Improvisational comedy is a performance-based art where scenes are created spontaneously. What do improv and effective leadership & teamwork have in common? Comedic improvisers tap into their personal creativity, are adaptable, turn failures into meaningful “offers,” and develop deep connections with their teams and audiences. The result is a unique experience that engages and inspires. The skills comedic improvisers use are the same skills required for creative leadership.
At Centric’s September innovation workshop, ActUp Consulting’s Beth St. Clair shared some of the basic tenets of improvisation. Participants not only had fun unleashing their personal creativity, they also learned some valuable lessons on using improv for better execution.
1. PAY ATTENTION
Most people may have some rough plans for their day, but don’t wake up with a script to follow each time. You don’t know everything that’s going to happen. It is vital to pay attention to everything and everyone around us. One key to successful improv acting is to pay attention to the spoken, and unspoken signs. The same applies in the workplace.
Be open to new ideas. It is important to hear everyone’s point of view when thinking up solutions to a new challenge. Not all ideas are good ideas, but don’t get in the habit of shutting them down. If your organization does not encourage acceptance, many ideas may go untold and unshared. More ideas and more variety of ideas will only help increase the chances for ideas that lead to new solutions.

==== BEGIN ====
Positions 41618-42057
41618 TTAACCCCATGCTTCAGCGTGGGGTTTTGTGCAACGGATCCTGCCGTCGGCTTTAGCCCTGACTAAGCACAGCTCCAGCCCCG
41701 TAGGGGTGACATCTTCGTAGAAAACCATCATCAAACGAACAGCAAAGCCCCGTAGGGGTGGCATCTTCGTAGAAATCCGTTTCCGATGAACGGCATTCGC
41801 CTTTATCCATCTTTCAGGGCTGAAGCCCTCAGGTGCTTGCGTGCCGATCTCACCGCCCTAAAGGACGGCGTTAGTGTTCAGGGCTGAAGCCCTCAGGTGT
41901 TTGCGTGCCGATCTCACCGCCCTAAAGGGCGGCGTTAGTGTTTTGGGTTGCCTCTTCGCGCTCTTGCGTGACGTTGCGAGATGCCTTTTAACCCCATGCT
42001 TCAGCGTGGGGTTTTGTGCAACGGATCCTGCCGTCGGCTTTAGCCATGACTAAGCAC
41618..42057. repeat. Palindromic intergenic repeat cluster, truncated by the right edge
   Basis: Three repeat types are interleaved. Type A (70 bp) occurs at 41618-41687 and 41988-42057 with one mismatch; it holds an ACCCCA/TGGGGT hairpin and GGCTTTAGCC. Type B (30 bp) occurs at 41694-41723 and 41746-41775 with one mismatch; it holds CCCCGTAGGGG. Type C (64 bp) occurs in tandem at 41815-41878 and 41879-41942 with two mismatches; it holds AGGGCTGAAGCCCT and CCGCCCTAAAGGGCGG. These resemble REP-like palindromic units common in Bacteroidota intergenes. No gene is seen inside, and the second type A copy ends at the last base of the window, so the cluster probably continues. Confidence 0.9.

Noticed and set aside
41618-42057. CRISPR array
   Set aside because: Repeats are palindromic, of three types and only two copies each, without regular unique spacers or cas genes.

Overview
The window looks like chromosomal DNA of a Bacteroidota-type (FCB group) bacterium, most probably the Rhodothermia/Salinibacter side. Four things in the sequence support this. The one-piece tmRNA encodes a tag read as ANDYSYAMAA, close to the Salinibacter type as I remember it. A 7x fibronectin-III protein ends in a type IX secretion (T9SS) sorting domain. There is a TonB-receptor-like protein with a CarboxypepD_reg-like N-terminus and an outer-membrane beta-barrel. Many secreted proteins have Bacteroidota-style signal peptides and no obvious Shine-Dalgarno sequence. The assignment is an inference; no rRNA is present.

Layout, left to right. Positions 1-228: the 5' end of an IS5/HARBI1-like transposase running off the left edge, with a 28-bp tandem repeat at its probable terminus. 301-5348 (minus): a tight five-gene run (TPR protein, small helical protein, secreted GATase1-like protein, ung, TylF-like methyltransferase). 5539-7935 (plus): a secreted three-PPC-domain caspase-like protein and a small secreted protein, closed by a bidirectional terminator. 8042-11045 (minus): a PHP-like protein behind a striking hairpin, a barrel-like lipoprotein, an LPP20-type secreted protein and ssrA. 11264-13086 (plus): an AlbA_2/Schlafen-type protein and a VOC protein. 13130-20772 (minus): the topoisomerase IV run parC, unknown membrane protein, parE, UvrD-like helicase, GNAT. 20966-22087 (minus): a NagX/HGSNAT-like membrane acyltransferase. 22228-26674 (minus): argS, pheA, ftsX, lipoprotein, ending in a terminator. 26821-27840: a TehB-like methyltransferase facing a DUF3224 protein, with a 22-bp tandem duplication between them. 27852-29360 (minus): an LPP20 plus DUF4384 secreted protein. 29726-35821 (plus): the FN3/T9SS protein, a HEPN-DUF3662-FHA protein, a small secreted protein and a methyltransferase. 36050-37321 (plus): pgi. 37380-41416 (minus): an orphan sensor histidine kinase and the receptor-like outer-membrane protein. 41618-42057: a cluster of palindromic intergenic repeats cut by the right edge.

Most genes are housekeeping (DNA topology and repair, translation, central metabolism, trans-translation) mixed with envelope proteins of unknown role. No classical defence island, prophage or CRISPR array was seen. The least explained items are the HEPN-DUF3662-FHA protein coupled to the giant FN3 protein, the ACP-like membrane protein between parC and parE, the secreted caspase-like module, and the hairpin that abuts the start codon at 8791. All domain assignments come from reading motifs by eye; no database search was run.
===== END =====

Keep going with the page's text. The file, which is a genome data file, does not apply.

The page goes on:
3. WORK AS A TEAM
Everyone must rely on the team around them at all times. Group collaboration is not about anyone being a star. Everyone has different strengths and different weaknesses. Teamwork will help hide the weaknesses and highlight the strengths.
Every day we have different ups and downs. Each member of the team needs to commit to give their best effort each day. Your best may fluctuate, that’s okay, as long as its your best. If you start something and don’t think it will work, commit (as a team) to trying something else you know will work.
5: HAVE FUN
Someone once said, “Today is the youngest you’re ever going to be, act like it.” Improv comedy is all about having fun. Troupes know that when a team can break the ice and laugh together, that is when real productivity will begin. There is a time for work and a time for play. You should be enjoying yourself all the time.
Beth St. Clair’s passion is helping individuals and businesses ActUp, or take radical action for their personal and professional development. Her team at ActUp Consulting offers leadership coaching, applied improvisation, teambuilding, facilitation, and business planning services.